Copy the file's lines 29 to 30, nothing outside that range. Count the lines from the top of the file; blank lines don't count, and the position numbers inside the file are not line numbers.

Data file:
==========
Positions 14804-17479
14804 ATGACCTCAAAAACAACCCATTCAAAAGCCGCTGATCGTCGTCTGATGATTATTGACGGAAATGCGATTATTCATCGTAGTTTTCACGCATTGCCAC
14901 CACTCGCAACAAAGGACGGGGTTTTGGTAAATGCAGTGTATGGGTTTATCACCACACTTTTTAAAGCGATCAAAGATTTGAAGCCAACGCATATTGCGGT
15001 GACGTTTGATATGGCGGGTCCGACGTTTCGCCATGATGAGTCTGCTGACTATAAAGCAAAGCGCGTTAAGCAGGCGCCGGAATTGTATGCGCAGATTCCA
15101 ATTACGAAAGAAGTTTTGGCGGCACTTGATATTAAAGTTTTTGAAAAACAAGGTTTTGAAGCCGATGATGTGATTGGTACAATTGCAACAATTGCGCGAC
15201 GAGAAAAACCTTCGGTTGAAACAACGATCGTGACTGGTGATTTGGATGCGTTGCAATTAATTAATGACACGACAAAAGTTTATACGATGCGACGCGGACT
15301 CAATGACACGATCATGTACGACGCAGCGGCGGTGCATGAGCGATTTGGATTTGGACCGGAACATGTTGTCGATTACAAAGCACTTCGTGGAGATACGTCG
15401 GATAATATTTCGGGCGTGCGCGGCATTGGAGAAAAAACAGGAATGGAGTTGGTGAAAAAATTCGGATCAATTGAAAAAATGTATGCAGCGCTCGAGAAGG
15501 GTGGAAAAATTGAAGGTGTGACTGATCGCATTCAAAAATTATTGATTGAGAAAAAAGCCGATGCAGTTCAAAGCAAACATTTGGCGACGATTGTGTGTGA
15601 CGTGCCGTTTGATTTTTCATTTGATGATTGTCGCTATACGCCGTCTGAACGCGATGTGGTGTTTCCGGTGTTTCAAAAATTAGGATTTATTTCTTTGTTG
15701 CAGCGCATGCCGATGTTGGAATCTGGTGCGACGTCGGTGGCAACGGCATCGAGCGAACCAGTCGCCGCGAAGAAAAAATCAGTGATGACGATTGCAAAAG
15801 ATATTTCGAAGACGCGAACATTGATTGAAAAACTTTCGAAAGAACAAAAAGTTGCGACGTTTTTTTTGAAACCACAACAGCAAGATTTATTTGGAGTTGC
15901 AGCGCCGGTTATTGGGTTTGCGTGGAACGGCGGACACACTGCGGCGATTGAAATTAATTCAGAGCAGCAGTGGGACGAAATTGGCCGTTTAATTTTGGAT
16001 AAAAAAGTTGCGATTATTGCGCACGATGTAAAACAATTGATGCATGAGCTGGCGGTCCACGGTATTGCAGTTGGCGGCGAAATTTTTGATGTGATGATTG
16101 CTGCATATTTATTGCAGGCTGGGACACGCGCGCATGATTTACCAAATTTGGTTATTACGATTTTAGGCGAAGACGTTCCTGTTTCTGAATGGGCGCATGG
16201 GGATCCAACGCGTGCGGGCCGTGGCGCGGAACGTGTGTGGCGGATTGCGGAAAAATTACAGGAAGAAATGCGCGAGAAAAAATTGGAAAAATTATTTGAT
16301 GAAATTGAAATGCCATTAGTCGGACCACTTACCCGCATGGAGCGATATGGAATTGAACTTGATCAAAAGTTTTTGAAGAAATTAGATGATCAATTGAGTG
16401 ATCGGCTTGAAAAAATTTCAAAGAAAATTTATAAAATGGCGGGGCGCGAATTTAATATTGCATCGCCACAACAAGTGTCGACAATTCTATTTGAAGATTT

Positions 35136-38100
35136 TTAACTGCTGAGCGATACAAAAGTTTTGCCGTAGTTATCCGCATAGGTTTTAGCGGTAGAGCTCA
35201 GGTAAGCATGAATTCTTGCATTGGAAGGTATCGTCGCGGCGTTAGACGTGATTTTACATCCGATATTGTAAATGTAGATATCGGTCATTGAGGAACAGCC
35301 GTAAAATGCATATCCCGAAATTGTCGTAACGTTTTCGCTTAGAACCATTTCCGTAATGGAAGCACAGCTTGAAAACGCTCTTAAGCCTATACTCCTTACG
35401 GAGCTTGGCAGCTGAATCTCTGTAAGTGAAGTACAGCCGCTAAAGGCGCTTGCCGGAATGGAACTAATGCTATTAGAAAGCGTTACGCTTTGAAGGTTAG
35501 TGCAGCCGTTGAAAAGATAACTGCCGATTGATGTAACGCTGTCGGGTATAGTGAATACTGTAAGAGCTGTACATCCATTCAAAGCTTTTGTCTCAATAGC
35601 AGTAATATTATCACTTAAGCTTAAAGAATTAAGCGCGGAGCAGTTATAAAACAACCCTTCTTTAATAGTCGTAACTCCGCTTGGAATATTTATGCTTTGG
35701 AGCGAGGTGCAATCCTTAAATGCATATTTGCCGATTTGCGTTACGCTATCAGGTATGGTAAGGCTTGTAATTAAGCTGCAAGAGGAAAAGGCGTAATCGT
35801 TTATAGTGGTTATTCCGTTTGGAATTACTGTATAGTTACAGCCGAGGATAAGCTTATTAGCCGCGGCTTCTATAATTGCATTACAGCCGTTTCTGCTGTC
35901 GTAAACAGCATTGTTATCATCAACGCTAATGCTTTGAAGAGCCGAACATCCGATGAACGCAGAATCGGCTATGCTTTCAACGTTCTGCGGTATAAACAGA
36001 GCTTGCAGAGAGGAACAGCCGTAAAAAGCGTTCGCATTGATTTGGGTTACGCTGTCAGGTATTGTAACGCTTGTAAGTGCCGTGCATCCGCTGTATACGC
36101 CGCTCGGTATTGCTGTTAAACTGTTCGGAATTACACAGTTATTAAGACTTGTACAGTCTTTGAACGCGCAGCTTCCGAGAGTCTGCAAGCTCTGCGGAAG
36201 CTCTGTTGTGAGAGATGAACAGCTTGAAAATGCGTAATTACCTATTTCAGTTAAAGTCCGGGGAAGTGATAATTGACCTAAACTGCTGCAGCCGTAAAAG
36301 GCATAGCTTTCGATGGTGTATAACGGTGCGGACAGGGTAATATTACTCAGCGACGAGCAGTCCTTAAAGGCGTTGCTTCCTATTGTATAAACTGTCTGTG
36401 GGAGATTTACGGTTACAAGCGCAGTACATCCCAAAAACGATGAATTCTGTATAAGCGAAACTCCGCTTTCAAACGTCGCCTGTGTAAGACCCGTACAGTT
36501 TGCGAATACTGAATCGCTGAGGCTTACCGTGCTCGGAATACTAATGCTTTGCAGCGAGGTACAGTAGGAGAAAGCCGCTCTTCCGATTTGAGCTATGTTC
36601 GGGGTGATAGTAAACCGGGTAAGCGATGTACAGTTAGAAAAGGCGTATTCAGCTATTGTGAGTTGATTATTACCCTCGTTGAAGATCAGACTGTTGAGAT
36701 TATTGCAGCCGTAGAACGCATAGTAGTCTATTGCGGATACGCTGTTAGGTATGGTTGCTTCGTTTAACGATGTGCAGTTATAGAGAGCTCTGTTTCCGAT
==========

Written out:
36001 GCTTGCAGAGAGGAACAGCCGTAAAAAGCGTTCGCATTGATTTGGGTTACGCTGTCAGGTATTGTAACGCTTGTAAGTGCCGTGCATCCGCTGTATACGC
36101 CGCTCGGTATTGCTGTTAAACTGTTCGGAATTACACAGTTATTAAGACTTGTACAGTCTTTGAACGCGCAGCTTCCGAGAGTCTGCAAGCTCTGCGGAAG